A tide of protest at UC Davis
The shocking image of a campus cop at the University of California (UC) Davis coldly circling in front of a line of seated protesters, taking aim and pepper-spraying them at point-blank range has now been seen around the world. The November 18 assault has become a new symbol of the vicious crackdown on the Occupy movement, from one end of the country to the other.
In the face of widespread and growing outrage, UC officials are scrambling to explain why their police thought it was necessary to assault peaceful demonstrators with chemical weapons. Chancellor Linda Katehi apologized to angry students and faculty members in a speech where she was shouted down. The campus police chief and two officers are on administrative leave. Mark Yudof, the president of the UC system of 10 campuses, was forced to apologize and say he would take steps to curb the cops' brutality.
But activists aren't planning to wait and see. On Monday, November 21, three days after the assault, students, faculty and community members gathered for a massive General Assembly on campus. Afterward, students reestablished their Occupy encampment on campus.
, a California teacher and a recent graduate of UC Davis, attended the GA. In this report, he describes the outpouring of anger and the determination to continue the struggle.
THE GENERAL Assembly at the UC Davis on November 21 was beautiful.
It was by far the largest protest I have ever seen at Davis. I think 8,000 to 10,000 people is a reasonable estimate of the crowd. That's at a school whose total student population for the 2011-12 school year--including undergrads, and graduate and professional students--is currently estimated at 32,385. The San Francisco Chronicle's website reported 5,000, but I teach at a school with 3,000 students, and this was way bigger than our school assemblies.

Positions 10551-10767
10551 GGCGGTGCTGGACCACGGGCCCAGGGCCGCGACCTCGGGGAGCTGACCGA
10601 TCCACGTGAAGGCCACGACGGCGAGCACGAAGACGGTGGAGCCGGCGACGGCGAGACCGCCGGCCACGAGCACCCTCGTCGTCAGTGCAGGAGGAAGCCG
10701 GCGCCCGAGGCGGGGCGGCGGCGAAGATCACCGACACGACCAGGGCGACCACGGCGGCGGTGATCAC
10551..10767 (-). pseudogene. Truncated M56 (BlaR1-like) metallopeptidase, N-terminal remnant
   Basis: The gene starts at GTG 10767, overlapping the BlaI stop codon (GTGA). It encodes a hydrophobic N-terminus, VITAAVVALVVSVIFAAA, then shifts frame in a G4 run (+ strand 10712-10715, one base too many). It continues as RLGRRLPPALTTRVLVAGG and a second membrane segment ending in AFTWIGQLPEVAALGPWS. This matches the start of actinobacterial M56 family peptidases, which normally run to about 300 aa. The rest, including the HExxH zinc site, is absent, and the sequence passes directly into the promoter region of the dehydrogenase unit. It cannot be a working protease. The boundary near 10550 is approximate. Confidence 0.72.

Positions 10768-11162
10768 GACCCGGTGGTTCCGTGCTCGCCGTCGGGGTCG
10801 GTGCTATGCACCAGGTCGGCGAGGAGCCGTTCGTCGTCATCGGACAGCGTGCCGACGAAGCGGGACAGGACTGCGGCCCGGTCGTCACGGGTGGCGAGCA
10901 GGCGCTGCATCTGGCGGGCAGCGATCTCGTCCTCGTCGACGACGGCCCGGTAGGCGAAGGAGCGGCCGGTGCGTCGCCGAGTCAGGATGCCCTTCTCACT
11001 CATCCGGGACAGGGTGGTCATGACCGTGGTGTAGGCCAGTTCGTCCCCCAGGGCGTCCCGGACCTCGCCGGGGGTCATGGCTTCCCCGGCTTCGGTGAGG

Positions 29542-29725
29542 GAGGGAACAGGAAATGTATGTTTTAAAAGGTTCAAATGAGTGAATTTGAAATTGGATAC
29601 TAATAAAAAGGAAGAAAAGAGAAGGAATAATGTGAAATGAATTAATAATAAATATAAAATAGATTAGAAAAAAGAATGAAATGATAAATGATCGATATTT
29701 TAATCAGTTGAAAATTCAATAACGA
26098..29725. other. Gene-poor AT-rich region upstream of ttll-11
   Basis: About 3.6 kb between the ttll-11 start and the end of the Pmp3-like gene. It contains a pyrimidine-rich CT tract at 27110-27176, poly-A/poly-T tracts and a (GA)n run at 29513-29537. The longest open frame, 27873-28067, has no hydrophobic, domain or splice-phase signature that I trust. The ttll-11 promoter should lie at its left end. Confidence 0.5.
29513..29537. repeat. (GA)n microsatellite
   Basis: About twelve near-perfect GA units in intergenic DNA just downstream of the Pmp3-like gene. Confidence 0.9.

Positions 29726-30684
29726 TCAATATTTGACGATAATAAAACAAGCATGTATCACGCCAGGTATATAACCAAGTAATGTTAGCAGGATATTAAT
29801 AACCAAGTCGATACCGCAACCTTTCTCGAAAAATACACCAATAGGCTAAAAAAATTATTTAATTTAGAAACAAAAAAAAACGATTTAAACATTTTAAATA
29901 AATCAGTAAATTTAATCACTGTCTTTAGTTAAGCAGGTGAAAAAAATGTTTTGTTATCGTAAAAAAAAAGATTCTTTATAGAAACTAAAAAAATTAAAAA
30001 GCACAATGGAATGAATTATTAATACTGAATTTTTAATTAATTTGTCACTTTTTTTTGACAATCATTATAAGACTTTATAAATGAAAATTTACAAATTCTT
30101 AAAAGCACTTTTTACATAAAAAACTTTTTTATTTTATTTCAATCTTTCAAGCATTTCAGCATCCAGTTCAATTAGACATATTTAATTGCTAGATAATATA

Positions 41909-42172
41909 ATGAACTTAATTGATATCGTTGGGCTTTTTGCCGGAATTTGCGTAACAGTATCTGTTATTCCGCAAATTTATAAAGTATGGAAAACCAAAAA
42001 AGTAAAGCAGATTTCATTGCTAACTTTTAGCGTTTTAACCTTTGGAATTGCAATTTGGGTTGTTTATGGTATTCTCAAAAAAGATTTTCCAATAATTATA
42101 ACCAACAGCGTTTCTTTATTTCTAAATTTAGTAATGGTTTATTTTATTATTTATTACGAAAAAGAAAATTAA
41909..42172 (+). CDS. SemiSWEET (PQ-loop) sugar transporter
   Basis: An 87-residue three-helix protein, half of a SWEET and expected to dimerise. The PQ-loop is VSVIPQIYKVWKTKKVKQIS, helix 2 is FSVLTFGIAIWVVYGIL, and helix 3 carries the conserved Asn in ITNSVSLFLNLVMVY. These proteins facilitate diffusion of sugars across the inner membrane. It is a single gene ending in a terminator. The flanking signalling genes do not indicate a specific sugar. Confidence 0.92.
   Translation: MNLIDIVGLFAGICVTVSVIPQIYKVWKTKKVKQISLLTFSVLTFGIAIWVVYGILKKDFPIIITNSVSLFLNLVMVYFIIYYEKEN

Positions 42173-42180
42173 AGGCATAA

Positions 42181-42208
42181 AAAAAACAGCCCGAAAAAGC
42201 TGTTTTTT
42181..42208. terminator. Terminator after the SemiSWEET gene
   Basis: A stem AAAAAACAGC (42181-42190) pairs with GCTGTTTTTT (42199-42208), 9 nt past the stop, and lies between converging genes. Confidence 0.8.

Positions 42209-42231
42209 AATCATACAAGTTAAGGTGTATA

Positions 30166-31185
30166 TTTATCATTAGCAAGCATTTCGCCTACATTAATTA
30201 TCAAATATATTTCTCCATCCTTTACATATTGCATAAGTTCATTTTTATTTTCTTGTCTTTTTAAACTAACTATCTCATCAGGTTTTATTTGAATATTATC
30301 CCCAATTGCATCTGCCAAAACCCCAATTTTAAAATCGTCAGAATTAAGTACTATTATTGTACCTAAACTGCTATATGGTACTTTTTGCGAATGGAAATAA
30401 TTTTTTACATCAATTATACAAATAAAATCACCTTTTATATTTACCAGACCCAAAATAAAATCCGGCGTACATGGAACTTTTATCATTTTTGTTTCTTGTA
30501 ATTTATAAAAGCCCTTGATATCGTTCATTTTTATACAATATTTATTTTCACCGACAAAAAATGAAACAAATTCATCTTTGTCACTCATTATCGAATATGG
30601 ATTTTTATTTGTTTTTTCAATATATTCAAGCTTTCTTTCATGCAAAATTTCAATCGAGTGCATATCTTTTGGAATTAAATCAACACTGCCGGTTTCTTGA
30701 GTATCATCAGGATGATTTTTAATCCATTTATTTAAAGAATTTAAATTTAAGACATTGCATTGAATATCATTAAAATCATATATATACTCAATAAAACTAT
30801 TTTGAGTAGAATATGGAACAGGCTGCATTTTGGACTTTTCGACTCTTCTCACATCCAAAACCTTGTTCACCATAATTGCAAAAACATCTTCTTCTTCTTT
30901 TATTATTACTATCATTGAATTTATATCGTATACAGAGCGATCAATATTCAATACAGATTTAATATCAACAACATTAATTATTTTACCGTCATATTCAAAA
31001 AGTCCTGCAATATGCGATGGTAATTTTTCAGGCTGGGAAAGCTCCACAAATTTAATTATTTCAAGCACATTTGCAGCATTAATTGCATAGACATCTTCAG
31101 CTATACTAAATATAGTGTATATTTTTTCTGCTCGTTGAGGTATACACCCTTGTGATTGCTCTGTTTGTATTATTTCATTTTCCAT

My wife and I graduated from UC Davis in 2005. We happened to have the day off from teaching, so we drove up for the lunchtime General Assembly and protest against police brutality.
I'm glad we got to see it in person. More political education has happened in the past few days at UC Davis than my entire four years as an undergrad, including all of the teach-ins and protests I was associated with back then.
One of the first speakers I heard was a Muslim American woman who said: "I spent last summer in Palestine, where I was tear-gassed at a protest. I never expected it to happen to me again here."
One of the students assaulted by the police on November 18 spoke out about how he spent hours in a holding cell without medical attention after being pepper-sprayed and arrested. He told the crowd, "We protest police brutality [that occurred at UC Berkeley the week before], and they get brutal."
Another speaker declared: "This is not a protest. This is an occupation. After this, go home and get your tent." A community member followed up: "Turn Davis into a democracy builder, not an oppression builder."
In the crowd, a handmade sign paraphrased Rosa Luxemburg's words: "Those who do not move do not notice their chains." Another sign, more humorous, read: "Say it, don't spray it!" And, of course, there were several simple signs that just read, "Resign."
An officer from the University Professional and Technical Employees union gave a very militant speech, declaring, "The Regents of the UC are largely drawn from the 1 percent to serve the wealthy. The Regents who vote to raise student fees sit on the boards of banks that profit from the high interest rates on student loans. And then they demand pay cuts from the UC employees who are the 99 percent."
A pair of Latina students got wild applause when they asked the intergenerational and multiracial crowd for more time at the mic so they could deliver a message in Spanish to represent their family members.
At the end of every speaker, chants erupted of "Whose university? Our university!" Meanwhile, at the perimeter of the protest, students climbed high into the trees to get a better vantage point on the demonstration.
Being at Davis today felt like being inside a scene from the film Walkout about the 1968 student walkouts by Chicano high school students in East Los Angeles, or being a part of the footage from the documentary Berkeley in the Sixties.
None of the speakers I heard made the "bad apple" argument about the police--that Lt. John Pike was a brutal exception to the role.
On the contrary, after I got home, I saw a note posted on Facebook directing me to the home page of the English Department at UC Davis. They're calling for the entire campus police department to be dismantled. That's history being made.